CGNet Swara has been pioneering citizen journalism from the most marginalized tribal regions in India since 2004. After almost two decades of working in mainstream media, former BBC journalist Shubhranshu Choudhary decided to dedicate his energy towards finding a more democratic medium that wouldn’t exclude the 80 million tribals in the country, a majority of whom do not speak the national language.
Starting with tribal communities in Chhattisgarh as a way to provide previously unavailable access to mainstream media, CGNet hopes to “scale the service within India and eventually beyond, creating a vibrant ecosystem of local reports that is universally accessible via low-cost mobile phones.” (from the CGNet website)
SRUTI Fellow Rajim Ketwas who has been working for natural resource rights for tribals and dalits in Mahasamund district of Chhattisgarh, is an active user of CGNet Swara. Her latest report can be accessed here – http://cgnetswara.org/index.php?id=10124. In an effort to mobilize more grassroots workers to use this empowering tool, a one-day training sessions was organised by SRUTI as part of the Centralized Activist Training held from 24-27th February 2012 in Mangaon, Maharashtra. Arjun Venkatraman from CGNet conducted the training session at Sane Guruji National Memorial which saw the participation of 88 karyakartas from 12 states. (View Photos)
Below is a brief summary of the activities excerpted from Arjun’s notes of the day:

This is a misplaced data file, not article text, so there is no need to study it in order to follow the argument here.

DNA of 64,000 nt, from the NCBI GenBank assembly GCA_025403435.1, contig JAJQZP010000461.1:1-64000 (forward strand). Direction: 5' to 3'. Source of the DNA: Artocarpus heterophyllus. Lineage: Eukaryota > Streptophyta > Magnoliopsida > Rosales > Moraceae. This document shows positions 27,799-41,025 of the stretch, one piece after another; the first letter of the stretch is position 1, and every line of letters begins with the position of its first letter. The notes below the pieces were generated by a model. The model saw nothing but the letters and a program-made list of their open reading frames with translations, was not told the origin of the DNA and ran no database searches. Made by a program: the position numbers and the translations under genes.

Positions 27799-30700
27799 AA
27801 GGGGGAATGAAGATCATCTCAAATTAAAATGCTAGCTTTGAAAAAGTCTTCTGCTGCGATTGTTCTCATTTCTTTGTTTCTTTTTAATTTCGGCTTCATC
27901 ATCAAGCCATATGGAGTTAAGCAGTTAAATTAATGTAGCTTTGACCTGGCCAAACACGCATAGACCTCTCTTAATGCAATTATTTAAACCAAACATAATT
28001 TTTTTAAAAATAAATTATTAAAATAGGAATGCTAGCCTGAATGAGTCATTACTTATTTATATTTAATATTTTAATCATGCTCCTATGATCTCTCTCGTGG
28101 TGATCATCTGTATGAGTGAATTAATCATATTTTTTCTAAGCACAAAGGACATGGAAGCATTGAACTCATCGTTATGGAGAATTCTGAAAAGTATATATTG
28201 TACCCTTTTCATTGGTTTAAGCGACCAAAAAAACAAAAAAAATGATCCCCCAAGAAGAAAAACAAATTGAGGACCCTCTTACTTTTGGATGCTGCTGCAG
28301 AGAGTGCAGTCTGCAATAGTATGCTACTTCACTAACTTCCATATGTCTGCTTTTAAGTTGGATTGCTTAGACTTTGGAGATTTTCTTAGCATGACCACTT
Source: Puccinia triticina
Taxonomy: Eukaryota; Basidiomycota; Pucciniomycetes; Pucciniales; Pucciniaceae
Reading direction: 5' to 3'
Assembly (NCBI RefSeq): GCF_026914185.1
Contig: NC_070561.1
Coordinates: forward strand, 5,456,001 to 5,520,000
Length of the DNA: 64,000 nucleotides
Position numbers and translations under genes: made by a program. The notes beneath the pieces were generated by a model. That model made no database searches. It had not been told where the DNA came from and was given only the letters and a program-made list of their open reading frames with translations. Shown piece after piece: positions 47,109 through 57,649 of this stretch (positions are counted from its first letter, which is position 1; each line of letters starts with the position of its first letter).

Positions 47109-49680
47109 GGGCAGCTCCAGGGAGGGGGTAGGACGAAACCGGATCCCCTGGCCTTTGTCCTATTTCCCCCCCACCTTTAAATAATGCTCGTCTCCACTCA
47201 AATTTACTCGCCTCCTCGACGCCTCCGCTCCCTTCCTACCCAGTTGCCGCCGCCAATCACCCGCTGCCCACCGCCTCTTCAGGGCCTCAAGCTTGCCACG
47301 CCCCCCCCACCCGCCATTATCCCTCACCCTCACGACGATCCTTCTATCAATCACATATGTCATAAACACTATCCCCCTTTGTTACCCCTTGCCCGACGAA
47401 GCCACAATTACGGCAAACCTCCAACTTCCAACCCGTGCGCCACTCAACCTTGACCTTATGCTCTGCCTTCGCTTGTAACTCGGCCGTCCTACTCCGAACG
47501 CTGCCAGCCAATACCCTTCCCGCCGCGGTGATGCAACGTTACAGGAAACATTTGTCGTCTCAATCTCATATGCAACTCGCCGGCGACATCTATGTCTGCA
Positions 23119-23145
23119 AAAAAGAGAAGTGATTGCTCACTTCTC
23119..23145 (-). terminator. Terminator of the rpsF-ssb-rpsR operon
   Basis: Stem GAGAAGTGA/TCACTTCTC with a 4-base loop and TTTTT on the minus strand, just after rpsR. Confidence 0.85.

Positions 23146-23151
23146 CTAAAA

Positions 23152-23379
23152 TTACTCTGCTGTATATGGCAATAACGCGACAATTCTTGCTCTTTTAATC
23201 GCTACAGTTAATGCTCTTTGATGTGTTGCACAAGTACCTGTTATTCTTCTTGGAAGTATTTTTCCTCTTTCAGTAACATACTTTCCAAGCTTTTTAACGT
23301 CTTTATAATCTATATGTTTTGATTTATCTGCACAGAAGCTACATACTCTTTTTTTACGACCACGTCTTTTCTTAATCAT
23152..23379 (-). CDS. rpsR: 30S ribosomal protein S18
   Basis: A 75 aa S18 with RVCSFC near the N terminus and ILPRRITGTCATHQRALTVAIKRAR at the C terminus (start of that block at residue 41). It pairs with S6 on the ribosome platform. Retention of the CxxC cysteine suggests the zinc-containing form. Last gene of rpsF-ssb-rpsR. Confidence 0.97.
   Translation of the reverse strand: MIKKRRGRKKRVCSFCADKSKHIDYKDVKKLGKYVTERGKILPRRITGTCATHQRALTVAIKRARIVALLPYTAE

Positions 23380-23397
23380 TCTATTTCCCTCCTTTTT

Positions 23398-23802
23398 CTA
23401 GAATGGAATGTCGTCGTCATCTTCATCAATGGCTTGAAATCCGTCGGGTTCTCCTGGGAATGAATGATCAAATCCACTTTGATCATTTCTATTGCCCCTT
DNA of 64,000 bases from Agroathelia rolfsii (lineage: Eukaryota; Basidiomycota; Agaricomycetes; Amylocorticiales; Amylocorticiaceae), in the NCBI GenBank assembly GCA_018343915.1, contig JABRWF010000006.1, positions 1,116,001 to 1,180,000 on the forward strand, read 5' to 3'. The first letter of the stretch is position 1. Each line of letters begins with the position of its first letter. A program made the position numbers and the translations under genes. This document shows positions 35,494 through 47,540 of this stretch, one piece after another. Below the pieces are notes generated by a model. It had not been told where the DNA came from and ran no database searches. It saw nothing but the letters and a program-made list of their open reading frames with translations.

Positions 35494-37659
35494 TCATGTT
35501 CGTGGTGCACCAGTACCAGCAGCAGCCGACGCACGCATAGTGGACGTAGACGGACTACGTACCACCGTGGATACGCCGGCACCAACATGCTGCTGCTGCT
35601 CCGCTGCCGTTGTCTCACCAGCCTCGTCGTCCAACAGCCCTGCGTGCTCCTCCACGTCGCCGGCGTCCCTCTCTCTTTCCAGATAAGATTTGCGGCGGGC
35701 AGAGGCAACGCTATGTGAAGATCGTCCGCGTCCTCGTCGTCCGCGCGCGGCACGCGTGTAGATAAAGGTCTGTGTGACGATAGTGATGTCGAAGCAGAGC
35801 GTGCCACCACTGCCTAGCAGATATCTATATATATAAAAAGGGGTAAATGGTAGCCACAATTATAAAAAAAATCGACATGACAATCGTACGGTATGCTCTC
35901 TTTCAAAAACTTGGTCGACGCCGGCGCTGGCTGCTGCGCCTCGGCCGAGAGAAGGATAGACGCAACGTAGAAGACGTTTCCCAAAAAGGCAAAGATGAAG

For day three while the senior fellows met separately, I had the day to myself with the grassroots workers. We spent the day discussing participation in democracy and the role of communication therein.
We started by distinguishing that the fundamental way human beings participate in groups, families, societies and ultimately governance is by communication, i.e. speaking and listening. We talked about the importance of being clear and making oneself understood. We then proceeded to talking about credibility and accuracy, which we underscored with an exercise to distinguish fact from fiction. For the rest of the day we talked about the structure of media and how the community can make itself heard.
The questions from the audience were mostly about content policies, i.e. what should be released and what shouldnt and also what CGNet Swara’s specific policies were. I explained that as a group of individuals we were limited in the nature of the risks we could take and we consequently managed our content as such. However, we have made the technology freely available and other groups are free to set up replicas and determine their own content policies based on their confidence in sources and their own risk appetite. This was received well and several groups expressed an interest in replicating the platform.
Finally the participants split into groups and each group recorded a 3 minute report. The best one, it must be noted was one in protest against “CGNet representative Arjun” for preventing people from singing and forcing them to record reports. 🙂